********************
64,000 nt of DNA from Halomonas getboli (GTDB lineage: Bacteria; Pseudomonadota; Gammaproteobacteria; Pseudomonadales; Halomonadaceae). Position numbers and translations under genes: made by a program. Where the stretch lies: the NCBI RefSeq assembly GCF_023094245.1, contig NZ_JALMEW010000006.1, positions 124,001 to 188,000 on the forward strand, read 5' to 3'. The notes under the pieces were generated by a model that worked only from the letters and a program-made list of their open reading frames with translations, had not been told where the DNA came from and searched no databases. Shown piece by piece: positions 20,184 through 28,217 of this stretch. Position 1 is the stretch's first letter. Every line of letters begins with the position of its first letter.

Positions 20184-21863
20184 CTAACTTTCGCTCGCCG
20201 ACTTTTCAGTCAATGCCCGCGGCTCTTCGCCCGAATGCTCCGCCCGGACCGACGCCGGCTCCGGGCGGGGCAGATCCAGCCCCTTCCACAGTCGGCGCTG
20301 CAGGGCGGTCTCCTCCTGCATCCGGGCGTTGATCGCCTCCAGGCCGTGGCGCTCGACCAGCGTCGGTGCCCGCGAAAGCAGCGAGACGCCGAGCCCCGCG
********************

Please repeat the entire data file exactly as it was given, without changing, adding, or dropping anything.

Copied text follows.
64,000 nt of DNA from Halomonas getboli (GTDB lineage: Bacteria; Pseudomonadota; Gammaproteobacteria; Pseudomonadales; Halomonadaceae). Position numbers and translations under genes: made by a program. Where the stretch lies: the NCBI RefSeq assembly GCF_023094245.1, contig NZ_JALMEW010000006.1, positions 124,001 to 188,000 on the forward strand, read 5' to 3'. The notes under the pieces were generated by a model that worked only from the letters and a program-made list of their open reading frames with translations, had not been told where the DNA came from and searched no databases. Shown piece by piece: positions 20,184 through 28,217 of this stretch. Position 1 is the stretch's first letter. Every line of letters begins with the position of its first letter.

Positions 20184-21863
20184 CTAACTTTCGCTCGCCG
20201 ACTTTTCAGTCAATGCCCGCGGCTCTTCGCCCGAATGCTCCGCCCGGACCGACGCCGGCTCCGGGCGGGGCAGATCCAGCCCCTTCCACAGTCGGCGCTG
20301 CAGGGCGGTCTCCTCCTGCATCCGGGCGTTGATCGCCTCCAGGCCGTGGCGCTCGACCAGCGTCGGTGCCCGCGAAAGCAGCGAGACGCCGAGCCCCGCG